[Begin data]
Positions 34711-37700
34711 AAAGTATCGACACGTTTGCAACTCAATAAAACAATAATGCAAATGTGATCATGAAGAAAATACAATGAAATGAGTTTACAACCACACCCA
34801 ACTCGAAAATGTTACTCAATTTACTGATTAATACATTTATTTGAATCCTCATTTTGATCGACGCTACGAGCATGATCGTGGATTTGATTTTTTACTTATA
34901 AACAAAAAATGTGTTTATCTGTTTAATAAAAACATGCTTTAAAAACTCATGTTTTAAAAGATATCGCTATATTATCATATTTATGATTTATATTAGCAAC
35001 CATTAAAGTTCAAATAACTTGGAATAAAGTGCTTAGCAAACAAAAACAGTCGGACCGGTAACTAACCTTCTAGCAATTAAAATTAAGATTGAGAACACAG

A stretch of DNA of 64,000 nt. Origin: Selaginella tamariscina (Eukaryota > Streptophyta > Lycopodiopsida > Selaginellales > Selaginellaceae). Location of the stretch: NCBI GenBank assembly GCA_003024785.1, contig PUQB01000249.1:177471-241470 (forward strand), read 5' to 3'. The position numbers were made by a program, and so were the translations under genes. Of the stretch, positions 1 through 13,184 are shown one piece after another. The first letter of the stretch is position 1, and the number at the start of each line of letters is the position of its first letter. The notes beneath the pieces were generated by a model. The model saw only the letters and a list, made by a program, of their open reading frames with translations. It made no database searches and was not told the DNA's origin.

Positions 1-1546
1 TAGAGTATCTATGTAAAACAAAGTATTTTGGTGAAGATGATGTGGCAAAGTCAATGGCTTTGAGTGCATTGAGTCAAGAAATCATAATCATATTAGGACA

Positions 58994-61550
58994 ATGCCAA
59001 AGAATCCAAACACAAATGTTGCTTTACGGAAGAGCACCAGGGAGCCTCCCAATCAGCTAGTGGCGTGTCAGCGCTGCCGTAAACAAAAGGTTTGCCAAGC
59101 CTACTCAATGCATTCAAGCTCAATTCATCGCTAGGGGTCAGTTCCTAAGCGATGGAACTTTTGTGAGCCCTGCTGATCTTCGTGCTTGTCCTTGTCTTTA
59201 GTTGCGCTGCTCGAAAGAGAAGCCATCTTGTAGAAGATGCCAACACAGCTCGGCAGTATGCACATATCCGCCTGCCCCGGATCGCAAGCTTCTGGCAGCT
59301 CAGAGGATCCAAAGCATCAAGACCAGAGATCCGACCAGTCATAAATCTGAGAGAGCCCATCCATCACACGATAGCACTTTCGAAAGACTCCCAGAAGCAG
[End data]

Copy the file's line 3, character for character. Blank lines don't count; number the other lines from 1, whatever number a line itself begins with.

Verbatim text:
34801 ACTCGAAAATGTTACTCAATTTACTGATTAATACATTTATTTGAATCCTCATTTTGATCGACGCTACGAGCATGATCGTGGATTTGATTTTTTACTTATA